Long gun term. Some long guns feature a standard stock (one which can be braced against the shoulder), but which includes an extra handle behind the trigger for the firing hand to wrap around. The extra handle is called a pistol grip. When used properly by an experienced shooter, such a pistol grip can improve the controllability of the gun, though the tradeoff is that firing it can be uncomfortable for the wrist. Take a regular long gun, usually a shotgun. Get rid of the standard stock so that the shooter is no longer able to brace the firearm against a shoulder while firing it. Equip it with a super-short, pistol-shaped stock instead, so that the gun is most easily fired from the hip. This looks cool, but is often painful to fire and is no aid to accuracy. When combined with other features such as an Adjustable Stock Flash Reducer, and/or the ability to hold over five rounds, a gun equipped with either type of pistol grip becomes an "assault weapon" and is subject to additional regulation or outright prohibition in many states. None of these devices alter the gun's basic firing mechanism or its force in any way.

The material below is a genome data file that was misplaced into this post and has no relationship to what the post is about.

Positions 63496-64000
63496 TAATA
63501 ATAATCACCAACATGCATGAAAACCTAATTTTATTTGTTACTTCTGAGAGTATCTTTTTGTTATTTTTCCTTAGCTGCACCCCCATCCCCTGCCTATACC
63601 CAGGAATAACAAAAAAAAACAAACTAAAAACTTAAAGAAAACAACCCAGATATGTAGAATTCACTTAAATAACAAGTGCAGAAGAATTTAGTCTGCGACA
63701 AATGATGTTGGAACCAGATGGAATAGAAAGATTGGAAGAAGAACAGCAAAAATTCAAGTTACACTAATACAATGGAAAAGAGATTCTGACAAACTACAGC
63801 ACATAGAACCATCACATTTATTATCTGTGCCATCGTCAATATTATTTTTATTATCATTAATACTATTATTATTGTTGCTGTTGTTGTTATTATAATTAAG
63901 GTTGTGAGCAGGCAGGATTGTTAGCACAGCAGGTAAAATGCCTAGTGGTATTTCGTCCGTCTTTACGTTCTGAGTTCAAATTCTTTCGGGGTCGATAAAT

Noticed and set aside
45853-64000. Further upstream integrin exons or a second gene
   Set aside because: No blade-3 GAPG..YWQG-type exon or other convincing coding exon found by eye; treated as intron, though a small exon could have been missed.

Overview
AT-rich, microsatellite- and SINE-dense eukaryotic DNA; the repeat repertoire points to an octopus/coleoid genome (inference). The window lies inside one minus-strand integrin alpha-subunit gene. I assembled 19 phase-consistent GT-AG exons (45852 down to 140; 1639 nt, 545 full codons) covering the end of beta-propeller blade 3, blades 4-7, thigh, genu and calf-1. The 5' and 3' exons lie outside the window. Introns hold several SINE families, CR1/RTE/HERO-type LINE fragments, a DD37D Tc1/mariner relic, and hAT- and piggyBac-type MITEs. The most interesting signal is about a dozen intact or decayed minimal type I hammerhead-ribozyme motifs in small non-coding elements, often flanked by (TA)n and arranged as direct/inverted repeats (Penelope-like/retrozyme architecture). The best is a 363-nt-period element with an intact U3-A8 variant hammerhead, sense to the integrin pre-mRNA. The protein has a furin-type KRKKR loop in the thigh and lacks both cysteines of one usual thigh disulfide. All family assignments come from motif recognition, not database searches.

The shape given to the small of the stock of a shoulder arm to afford a better grasping surface for the hand. A full pistol grip curves sharply downward from the stock, bending close behind the trigger guard. A half pistol grip or semi-pistol grip slants only slightly downward as a protuberance from the small of the stock.
The handle of a handgun or protrusion on the buttstock or fore-end of a shoulder-operated gun that resembles the grip or handle of a handgun. A "semi-pistol grip" is one less pronounced than normal; a "vertical pistol grip" is more pronounced than normal.